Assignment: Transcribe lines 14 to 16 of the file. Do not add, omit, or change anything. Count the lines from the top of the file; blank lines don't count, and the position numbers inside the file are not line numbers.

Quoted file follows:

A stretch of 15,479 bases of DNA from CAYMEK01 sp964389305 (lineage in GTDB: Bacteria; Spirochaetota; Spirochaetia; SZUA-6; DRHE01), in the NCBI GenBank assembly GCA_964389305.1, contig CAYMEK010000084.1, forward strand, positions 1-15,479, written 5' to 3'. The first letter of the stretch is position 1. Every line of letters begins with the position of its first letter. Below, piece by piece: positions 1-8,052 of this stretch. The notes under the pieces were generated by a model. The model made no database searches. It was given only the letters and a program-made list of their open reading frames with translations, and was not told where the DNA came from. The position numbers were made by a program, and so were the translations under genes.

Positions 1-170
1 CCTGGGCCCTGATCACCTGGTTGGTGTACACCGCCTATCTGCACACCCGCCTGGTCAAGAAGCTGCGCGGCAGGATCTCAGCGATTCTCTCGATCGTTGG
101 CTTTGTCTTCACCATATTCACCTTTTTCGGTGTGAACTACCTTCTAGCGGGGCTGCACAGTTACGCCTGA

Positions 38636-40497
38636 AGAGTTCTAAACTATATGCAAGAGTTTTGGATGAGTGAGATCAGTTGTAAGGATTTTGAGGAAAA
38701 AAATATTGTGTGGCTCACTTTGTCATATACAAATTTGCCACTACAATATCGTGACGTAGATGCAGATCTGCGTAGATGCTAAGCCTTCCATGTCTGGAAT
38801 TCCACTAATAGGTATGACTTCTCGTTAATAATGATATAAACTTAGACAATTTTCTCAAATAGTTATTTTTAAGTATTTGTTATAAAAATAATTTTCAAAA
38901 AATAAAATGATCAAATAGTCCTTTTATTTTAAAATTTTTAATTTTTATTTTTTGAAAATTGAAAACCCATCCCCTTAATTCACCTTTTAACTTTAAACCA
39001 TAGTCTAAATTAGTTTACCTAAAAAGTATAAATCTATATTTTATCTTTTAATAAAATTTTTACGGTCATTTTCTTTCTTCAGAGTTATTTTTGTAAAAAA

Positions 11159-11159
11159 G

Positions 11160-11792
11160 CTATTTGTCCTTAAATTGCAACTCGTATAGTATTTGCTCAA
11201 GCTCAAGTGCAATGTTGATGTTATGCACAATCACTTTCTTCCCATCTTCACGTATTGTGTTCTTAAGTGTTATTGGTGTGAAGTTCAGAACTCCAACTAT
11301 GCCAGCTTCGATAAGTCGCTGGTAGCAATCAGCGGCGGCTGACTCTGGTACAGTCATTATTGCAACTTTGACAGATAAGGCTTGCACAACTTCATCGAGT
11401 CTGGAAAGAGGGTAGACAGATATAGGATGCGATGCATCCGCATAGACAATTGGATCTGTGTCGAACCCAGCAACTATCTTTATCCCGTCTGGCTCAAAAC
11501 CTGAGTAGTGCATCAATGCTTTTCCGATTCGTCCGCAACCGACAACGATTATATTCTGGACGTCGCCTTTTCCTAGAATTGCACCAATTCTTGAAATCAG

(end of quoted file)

11160 CTATTTGTCCTTAAATTGCAACTCGTATAGTATTTGCTCAA
11201 GCTCAAGTGCAATGTTGATGTTATGCACAATCACTTTCTTCCCATCTTCACGTATTGTGTTCTTAAGTGTTATTGGTGTGAAGTTCAGAACTCCAACTAT
11301 GCCAGCTTCGATAAGTCGCTGGTAGCAATCAGCGGCGGCTGACTCTGGTACAGTCATTATTGCAACTTTGACAGATAAGGCTTGCACAACTTCATCGAGT